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Social Implications of Big Data and Fog Computing

Social Implications of Big Data and Fog Computing
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Author(s): Jeremy Horne (Inventors Assistance League, Prescott, USA)
Copyright: 2018
Volume: 1
Issue: 2
Pages: 50
Source title: International Journal of Fog Computing (IJFC)
Editor(s)-in-Chief: Sam Goundar (Victoria University of Wellington, New Zealand) and Kashif Munir (National College of Business Administration & Economics, Pakistan)
DOI: 10.4018/IJFC.2018070101

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Abstract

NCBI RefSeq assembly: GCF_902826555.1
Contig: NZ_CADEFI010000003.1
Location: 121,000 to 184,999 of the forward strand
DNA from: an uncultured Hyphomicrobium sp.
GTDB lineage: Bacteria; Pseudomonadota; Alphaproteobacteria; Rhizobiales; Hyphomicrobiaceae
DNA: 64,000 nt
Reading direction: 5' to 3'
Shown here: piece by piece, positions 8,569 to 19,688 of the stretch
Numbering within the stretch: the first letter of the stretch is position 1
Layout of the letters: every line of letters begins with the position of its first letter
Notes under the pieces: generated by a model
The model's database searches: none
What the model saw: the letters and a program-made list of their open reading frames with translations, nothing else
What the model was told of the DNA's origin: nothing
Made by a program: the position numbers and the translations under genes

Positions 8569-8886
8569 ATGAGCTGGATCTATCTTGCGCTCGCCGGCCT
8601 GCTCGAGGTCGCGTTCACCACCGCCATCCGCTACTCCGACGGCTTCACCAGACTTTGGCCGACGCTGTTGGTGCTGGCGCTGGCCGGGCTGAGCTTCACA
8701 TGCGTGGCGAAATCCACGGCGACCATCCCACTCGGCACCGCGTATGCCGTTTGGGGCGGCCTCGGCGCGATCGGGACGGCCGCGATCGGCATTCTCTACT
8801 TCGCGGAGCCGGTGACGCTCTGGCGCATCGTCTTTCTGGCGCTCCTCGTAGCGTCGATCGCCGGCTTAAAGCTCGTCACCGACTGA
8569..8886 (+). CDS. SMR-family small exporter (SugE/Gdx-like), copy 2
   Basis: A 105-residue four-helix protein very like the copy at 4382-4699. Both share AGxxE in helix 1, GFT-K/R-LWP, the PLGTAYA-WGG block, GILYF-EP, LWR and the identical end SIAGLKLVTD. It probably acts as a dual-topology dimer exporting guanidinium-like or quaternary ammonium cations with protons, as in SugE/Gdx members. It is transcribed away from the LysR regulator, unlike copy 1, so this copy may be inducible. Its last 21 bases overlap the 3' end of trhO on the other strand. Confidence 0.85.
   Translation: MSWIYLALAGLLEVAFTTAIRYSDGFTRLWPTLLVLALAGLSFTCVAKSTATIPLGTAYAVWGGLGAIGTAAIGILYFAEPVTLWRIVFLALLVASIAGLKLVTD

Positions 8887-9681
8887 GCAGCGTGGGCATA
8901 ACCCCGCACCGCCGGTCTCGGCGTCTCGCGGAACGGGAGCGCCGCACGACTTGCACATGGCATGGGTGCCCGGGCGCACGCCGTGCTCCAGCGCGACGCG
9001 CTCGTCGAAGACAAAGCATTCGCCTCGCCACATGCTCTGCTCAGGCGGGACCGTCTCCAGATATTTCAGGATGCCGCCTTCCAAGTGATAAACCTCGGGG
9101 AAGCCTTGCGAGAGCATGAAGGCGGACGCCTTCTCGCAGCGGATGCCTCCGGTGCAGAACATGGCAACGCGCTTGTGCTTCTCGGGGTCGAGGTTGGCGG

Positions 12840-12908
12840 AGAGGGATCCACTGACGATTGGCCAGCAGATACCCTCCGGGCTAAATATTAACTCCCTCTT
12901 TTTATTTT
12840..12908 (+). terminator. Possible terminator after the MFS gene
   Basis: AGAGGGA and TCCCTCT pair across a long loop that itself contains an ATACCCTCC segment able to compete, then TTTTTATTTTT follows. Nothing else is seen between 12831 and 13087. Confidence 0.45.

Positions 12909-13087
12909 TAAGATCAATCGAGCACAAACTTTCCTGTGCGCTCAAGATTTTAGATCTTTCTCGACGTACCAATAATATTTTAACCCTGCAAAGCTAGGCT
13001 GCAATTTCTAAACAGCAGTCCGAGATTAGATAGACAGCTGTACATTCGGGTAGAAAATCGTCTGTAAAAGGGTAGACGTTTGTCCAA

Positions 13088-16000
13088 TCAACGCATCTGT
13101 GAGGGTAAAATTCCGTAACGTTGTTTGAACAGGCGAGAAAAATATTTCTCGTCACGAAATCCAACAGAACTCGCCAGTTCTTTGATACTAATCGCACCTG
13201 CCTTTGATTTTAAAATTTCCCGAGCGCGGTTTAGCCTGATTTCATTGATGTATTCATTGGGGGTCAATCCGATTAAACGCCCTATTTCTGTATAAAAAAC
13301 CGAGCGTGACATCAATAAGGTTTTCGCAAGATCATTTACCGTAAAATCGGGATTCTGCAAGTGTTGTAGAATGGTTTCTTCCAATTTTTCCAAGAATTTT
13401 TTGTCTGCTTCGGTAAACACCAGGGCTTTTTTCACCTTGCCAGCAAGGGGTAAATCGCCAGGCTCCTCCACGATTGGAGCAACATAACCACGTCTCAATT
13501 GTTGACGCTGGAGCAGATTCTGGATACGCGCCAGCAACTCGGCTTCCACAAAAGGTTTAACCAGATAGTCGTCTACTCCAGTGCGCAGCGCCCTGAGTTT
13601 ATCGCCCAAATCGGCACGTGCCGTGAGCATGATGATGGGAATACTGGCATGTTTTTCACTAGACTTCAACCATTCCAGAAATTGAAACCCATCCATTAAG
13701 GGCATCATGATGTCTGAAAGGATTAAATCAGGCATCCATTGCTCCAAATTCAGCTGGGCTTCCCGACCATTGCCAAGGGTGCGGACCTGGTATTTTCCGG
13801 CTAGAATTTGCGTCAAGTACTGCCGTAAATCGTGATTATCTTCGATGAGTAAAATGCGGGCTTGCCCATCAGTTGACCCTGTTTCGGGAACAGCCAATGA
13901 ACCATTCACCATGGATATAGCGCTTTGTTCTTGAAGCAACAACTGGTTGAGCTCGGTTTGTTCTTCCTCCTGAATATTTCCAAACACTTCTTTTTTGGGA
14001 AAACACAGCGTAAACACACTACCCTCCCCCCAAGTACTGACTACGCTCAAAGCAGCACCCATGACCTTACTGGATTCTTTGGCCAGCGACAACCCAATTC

In the last half century, we have gone from storing data on 5¼ inch floppy diskettes to the cloud and now use fog computing. But one should ask why so much data is being collected. Part of the answer is simple in light of scientific projects, but why is there so much data on us? Then, we ask about its “interface” through fog computing. Such questions prompt this article on the philosophy of big data and fog computing. After some background on definitions, origins and contemporary applications, the main discussion begins with thinking about modern data collection, management, and applications from a complexity standpoint. Big data is turned into knowledge, but knowledge is extrapolated from the past and used to manage the future. Yet it is questionable whether humans have the capacity to manage contemporary technological and social complexity evidenced by our world in crisis and possibly on the brink of extinction. Such calls for a new way of studying societies from a scientific point of view. We are at the center of the observation from which big data emerge and are manipulated, the overall human project being not only to create an artificial brain with an attendant mind, but a society that might be able to survive what “natural” humans cannot.

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